Work with the dog you have
I am tempted to say ‘work with the dog you have until you have the dog you want’, but realized that not only might it be a bit trite, the outcome of working with the dog you have, may not lead to having the dog you want. On the other hand, it might end up that you want the dog you have.
The latter, and a smidgen of the former have been the case for me. In some instances a dog only needs the opportunity to learn and grow to become the dog of our dreams or expectations. This is true of adolescent dogs who test their owners’ patience and training skills. And we know from the population of dogs found at shelters that dogs in this age group are often not the dogs their owners wanted.
I was speaking with a trainer friend about a client I was going to meet to help her find ways to work with her fearful, and sometimes aggressive, mastiff. My friend made the point that it may be necessary to ‘normalize’ behaviors for owners in relation to their dog and breed characteristics. In the same way it is ‘normal’ for an adolescent dog to behave like a knuckled-headed brat, it is also normal to have a dog bred for guarding be suspicious of new people or animals entering their territory. It doesn’t mean that a dog bred for particular traits cannot learn to be tolerant, flexible and compliant in relation to those traits, but in some cases, if the training for this did not begin early in their lives, or fear is added to the mix, it might require an owner to reassess their expectations for the dog.
In my mind I have a picture of what a confident, fearless but not reckless, dog looks like. I have lived with many. When I watch my dog Sunny I can see behaviors which do not fit with this picture. A dog with the right balance of caution and inquisitiveness will explore their environment. They may startle at novelty but within a short period of time (seconds in most cases) should approach and assess the new object or person. Any overt displays of aggression or wariness should end as soon as the neutrality of the novelty is established. Even after living in our home for over 5 years Sunny will often avoid or move away from novel objects placed in his environment, objects which other dogs barely notice. However his negative responses to novelty are not as grand as they were and he may also tentatively approach and check out new objects.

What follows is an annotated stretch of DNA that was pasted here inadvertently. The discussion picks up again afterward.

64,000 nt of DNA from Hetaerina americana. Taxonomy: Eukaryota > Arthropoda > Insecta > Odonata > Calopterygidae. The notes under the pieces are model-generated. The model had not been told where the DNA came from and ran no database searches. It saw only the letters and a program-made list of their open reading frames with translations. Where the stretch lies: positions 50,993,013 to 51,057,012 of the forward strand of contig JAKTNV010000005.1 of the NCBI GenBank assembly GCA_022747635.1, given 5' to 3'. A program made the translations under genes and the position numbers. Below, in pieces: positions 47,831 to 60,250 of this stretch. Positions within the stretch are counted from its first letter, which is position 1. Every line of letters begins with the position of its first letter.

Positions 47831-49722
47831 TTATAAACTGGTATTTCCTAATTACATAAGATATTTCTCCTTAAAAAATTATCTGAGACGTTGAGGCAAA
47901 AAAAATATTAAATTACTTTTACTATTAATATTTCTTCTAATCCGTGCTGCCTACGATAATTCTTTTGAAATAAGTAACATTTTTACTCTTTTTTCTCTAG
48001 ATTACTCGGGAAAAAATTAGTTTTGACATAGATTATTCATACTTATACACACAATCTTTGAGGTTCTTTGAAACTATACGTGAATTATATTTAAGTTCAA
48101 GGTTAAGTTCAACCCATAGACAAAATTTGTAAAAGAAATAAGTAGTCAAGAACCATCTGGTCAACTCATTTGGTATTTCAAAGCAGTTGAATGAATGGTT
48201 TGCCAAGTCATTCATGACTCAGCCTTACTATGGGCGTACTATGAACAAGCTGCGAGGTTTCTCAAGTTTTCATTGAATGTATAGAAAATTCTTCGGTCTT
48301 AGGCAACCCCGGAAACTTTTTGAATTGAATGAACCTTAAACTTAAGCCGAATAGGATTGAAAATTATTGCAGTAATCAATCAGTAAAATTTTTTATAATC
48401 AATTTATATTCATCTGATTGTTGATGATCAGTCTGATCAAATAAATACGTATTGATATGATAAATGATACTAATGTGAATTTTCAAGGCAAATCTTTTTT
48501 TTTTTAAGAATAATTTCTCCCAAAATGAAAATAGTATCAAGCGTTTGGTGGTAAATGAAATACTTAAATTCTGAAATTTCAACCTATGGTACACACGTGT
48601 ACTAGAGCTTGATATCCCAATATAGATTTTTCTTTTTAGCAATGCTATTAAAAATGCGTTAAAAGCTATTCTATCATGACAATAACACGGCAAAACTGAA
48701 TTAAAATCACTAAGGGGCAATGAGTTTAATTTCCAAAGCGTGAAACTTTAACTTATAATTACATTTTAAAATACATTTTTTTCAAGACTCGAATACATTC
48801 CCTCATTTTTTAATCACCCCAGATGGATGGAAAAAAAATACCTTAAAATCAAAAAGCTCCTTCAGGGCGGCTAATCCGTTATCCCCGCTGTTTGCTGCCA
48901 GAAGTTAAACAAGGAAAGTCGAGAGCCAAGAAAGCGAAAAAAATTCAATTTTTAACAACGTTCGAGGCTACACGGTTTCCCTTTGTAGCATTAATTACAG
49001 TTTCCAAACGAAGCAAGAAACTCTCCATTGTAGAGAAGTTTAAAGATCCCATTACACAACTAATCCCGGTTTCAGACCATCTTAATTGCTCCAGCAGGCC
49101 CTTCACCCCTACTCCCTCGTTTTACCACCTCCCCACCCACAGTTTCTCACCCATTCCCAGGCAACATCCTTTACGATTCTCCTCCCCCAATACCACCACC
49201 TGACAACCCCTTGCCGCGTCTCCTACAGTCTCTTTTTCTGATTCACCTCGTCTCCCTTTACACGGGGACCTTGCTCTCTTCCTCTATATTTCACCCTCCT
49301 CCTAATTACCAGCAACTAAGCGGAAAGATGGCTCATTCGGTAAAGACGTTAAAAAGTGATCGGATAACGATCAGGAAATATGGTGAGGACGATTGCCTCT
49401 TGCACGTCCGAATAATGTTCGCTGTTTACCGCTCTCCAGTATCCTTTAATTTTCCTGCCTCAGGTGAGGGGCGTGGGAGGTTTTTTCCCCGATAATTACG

I had to ‘normalize’ Sunny’s responses to novelty in my own head. He behaves the way a dog that was not exposed to novelty as a pup, and perhaps one on the more wary end of the genetic spectrum, might behave. As much as I want him to stop being this kind of dog, I cannot force him to. What I have been able to do is give him skills for dealing with situations that cause his heart to start beating faster, whether it means going to a place he feels safe, or running to find a frisbee and even sitting quietly until the needle is withdrawn from a vein.
Sunny makes me work harder than my other dogs when it comes to getting behaviors that I want from them. I don’t need to work to get my border collie Finn to be happy and confident with new people. Indeed I have had to work with him to tone down his exuberance when potential frisbee tossers appear on the scene. For years I have lived with Bugsy an old cocker spaniel that I will, with some embarrassment and regret, admit that I have done little to no training with. Bugsy just seemed to seamlessly fit into our lives. He’s got his quirks, but none were enough to warrant effort on my part to change, instead I accommodated them.
I never would have thought I’d want a dog like Sunny but one evening in a training class, watching other owners with their dogs Sunny gave me the head toss that had tagged along with the click he got for eye contact and I thought “I wouldn’t trade this dog for any of the dogs in this room.” Both Sunny and I have been able to change and that’s a big part of why I want the dog I have.